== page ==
The text below is taken from the Treatise on the Trinity by St. Hilary of Poitiers (315-368, AD) and discusses the unity of the faithful in God through the incarnation of the Word and the sacrament of the Eucharist.
If the Word has truly been made flesh and we in very truth receive the Word made flesh as food from the Lord, are we not bound to believe that he abides in us naturally? Born as a man, he assumed the nature of our flesh so that now it is inseparable from himself, and conjoined the nature of his own flesh to the nature of the eternal Godhead in the sacrament by which his flesh is communicated to us. Accordingly we are all one, because the Father is in Christ and Christ in us. He himself is in us through the flesh and we in him, and because we are united with him, our own being is in God.
He himself testifies that we are in him through the sacrament of the flesh and blood bestowed upon us: In a short time the world will no longer see me; but you will see me, because I live and you will live. On that day you will understand that I am in my Father and you in me and I in you. If he wanted to indicate a mere unity of will, why did he set forth a kind of gradation and sequence in the completion of that unity? It can only be that, since he was in the Father through the nature of Deity, and we on the contrary in him through his birth in the body, he wishes us to believe that he is in us through the mystery of the sacraments. From this we can learn the perfect unity through a Mediator; for we abide in him and he abides in the Father, and while abiding in the Father he abides in us as well – so that we attain unity with the Father. For while Christ is in the Father naturally according to his birth, we too are in Christ naturally, since he abides in us naturally.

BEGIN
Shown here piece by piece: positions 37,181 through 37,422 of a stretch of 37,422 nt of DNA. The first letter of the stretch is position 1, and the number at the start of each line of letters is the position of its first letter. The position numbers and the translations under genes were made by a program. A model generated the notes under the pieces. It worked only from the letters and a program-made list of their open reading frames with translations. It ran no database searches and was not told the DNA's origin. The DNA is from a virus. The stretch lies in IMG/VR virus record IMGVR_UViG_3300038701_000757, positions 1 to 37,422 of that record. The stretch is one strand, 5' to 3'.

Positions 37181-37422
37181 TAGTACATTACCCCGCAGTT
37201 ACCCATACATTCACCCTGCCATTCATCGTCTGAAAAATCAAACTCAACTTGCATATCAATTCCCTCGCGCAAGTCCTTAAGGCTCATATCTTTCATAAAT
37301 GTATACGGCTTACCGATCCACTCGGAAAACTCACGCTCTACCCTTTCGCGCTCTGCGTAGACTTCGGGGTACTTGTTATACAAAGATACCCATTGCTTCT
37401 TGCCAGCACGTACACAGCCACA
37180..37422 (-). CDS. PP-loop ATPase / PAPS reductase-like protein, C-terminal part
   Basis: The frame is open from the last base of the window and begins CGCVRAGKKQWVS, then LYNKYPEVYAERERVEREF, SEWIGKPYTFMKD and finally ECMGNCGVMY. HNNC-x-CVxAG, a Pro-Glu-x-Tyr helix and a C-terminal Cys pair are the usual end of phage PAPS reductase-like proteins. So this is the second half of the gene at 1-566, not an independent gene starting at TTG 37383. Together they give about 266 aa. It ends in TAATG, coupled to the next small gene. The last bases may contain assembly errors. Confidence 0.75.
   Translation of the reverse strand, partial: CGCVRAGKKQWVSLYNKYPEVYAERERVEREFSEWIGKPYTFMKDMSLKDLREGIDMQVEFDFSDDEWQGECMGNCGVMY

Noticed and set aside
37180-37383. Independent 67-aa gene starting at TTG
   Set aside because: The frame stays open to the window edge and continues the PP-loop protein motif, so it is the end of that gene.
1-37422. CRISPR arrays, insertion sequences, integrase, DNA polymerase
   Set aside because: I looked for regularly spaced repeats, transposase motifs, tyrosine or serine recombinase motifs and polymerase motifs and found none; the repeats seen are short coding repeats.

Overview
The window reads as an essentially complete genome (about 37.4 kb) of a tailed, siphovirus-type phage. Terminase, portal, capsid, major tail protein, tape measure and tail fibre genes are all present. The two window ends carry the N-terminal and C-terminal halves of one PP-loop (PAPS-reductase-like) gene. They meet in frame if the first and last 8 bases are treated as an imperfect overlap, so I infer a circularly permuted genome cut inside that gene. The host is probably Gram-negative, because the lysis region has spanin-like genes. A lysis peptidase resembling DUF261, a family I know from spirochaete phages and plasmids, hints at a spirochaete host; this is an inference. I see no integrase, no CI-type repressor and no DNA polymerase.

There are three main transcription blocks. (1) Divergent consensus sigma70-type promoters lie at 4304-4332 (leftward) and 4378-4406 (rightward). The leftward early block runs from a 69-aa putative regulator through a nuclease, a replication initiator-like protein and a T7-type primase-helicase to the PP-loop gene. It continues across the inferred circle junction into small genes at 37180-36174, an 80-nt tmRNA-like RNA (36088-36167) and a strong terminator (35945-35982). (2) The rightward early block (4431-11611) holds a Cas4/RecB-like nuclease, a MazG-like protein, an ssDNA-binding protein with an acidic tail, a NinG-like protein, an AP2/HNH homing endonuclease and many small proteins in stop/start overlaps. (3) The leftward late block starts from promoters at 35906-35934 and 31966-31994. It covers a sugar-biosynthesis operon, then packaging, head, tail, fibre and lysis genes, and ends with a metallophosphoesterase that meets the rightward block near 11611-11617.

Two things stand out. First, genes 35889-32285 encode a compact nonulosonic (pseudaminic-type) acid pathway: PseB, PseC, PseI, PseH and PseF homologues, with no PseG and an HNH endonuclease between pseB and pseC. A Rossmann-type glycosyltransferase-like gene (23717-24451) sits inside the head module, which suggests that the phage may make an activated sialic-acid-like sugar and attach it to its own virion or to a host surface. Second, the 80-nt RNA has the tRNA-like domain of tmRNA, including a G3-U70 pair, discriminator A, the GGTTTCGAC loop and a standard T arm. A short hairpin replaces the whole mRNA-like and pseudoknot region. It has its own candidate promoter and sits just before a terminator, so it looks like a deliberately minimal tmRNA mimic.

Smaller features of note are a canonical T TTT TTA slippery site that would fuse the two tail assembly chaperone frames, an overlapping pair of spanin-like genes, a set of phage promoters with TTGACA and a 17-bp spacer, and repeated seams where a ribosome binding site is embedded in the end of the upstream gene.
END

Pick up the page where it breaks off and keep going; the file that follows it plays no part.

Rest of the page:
He himself has told us how natural this unity is: He who eats my flesh and drinks my blood lives in me and I live in him. No-one can be in Christ unless Christ is in him, because the only flesh which he has taken to himself is the flesh of those who have taken his.
He had earlier revealed to us the sacrament of this perfect unity: As I, who am sent by the living Father, myself draw life from the Father, so whoever eats me will draw life from me. He lives because of the Father, and as he lives because of the Father so we live because of his flesh.
Every comparison is chosen to shape our understanding, so that we may grasp the subject concerned by help of the analogy set before us. To summarise, this is what gives us life: that we have Christ dwelling within our carnal selves through the flesh, and we shall live because of him in the same manner as he lives because of the Father.